I love that sassy man born blind in John 9. He is one of the smartest, funniest people we meet in the Bible. I wrote in an earlier post about this story. I wrote about how inspired I am to realize that my “blindness” (low vision), like that of the man born blind, could be used to reveal the glory of God. While I am inspired by the story in its entirety, I am also intrigued by this amazing man.
Think about this man’s life before this fateful day. He was blind, which made him an outcast and a beggar. He had spent life in rags, being reviled, ignored, beaten, spit on, yelled at, pitied. He was blind, so he was also voiceless and powerless and hopeless.
Still, when this wild event occurs, he takes it in stride. When questioned by the authorities about what happened, he speaks right up. This is a man who would have every reason to tremble in the presence of these powerful men. But he simply tells the truth Then, he is called back and questioned a second time. When they tell him that Jesus is a sinner, the man shows that he is both brilliant and witty.
- He replied, “If he is a sinner, I do not know. One thing I do know is that I was blind and now I see.”
- So they said to him, “What did he do to you? How did he open your eyes?”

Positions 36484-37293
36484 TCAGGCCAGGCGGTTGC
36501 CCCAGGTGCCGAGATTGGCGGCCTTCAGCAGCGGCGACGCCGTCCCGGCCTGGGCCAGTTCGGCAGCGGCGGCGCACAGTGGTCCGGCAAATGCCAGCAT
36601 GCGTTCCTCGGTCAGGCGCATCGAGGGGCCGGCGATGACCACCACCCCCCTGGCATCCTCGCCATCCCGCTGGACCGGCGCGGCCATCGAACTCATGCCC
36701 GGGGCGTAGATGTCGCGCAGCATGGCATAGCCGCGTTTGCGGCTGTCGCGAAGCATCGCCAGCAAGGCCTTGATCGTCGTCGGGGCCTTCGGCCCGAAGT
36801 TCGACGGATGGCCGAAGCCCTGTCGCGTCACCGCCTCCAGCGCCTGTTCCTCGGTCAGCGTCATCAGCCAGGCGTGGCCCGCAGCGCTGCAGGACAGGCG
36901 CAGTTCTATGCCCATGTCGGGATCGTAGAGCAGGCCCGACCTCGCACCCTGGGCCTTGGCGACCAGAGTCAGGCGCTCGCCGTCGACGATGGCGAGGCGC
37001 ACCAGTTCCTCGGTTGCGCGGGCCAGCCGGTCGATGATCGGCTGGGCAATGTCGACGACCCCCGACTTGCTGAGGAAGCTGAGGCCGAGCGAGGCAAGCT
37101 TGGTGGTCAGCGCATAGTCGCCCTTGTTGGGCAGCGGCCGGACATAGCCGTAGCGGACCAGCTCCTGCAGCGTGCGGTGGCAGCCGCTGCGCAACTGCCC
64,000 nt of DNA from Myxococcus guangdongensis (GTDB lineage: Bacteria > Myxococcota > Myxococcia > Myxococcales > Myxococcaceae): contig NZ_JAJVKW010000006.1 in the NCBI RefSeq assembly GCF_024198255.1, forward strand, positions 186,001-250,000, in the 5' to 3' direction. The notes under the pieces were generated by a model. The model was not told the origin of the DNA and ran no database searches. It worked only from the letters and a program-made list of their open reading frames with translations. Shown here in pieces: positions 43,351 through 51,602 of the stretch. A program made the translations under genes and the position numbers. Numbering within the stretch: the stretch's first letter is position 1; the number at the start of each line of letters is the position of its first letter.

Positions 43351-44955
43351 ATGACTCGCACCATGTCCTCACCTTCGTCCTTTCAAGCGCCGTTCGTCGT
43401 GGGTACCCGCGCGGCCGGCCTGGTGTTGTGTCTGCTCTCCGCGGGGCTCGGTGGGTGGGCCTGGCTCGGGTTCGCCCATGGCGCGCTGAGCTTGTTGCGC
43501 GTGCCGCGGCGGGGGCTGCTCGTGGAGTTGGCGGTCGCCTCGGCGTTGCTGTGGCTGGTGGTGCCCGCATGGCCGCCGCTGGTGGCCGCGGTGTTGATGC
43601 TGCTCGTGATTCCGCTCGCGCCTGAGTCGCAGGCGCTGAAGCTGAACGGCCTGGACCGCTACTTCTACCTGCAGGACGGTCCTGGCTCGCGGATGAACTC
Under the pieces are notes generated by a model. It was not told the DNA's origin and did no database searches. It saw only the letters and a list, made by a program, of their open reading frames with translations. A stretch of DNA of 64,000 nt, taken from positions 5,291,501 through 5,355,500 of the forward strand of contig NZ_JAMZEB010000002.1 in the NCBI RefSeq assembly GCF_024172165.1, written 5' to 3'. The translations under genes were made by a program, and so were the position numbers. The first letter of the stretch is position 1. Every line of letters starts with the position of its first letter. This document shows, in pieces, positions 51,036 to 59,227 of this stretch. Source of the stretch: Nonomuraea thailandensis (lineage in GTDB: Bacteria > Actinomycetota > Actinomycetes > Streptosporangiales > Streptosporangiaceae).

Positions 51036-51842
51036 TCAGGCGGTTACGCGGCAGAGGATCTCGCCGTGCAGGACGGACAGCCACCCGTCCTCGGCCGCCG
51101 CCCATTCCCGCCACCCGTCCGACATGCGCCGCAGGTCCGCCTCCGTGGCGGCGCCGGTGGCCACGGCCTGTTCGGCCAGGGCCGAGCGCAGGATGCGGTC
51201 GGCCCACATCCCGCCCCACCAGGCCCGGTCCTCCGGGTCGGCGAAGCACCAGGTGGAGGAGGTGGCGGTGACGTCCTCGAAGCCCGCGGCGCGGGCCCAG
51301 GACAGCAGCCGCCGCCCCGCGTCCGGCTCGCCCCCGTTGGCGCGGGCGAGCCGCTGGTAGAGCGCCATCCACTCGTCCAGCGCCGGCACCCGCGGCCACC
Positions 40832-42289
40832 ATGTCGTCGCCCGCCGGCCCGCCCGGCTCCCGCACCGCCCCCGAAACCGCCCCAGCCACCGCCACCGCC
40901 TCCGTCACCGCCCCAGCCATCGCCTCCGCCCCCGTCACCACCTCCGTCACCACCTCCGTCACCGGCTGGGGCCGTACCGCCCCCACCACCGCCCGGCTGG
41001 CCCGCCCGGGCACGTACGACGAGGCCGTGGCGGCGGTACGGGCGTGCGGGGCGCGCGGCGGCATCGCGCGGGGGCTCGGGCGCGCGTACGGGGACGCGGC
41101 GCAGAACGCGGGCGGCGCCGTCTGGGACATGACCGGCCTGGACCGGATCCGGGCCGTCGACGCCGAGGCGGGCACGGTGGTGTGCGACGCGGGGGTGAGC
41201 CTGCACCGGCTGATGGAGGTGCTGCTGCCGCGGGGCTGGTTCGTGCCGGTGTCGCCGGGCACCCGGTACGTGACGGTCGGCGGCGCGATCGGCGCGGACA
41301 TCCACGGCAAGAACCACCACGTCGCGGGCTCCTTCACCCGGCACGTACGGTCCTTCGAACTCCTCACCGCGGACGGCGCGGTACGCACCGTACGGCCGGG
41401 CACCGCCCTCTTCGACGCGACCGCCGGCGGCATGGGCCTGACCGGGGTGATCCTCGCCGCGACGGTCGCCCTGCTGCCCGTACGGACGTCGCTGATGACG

- He answered them, “I told you already and you did not listen. Why do you want to hear it again? Do you want to become his disciples, too?”
He actually takes on the power people and mocks them. He has such a light touch Do you want to become his disciples, too? I imagine him asking it in a perfectly innocent voice. They must have been livid. But he’s not finished with them yet.
- They ridiculed him and said, “You are that man’s disciple; we are disciples of Moses! We know that God spoke to Moses, but we do not know where this one is from.”
- The man answered and said to them, “This is what is so amazing, that you do not know where he is from, yet he opened my eyes. We know that God does not listen to sinners, but if one is devout and does his will, he listens to him. It is unheard of that anyone ever opened the eyes of a person born blind. If this man were not from God, he would not be able to do anything.”
He has put them in their place. His argument is sound. I imagine that their horror at being stood up to, and humiliated by, this BLIND MAN, this BEGGAR, this SINNER is now at a fever pitch. They cannot refute his argument. He has won. And so, they respond from their power position.
- They answered and said to him, “You were born totally in sin, and are you trying to teach us?” Then they threw him out.
The man born blind is a heroic figure to me. Even though he comes from a position of powerlessness, he stands up, bold and honest, and defeats those in power at their own game of logic and reasoning. And he does it with humor and style.
I love this sassy man born blind. He teaches me that, even if my deteriorating vision lowers my value (my “power”) in the eyes of society, I can hang onto my dignity, my humor, my intelligence. I can speak up against those who would abuse their authority, the way this man rebuked the Pharisees. No matter what happens, I can continue to believe in myself and in the truth. This man was not a nobody. No person with any disability is a nobody. And neither am I.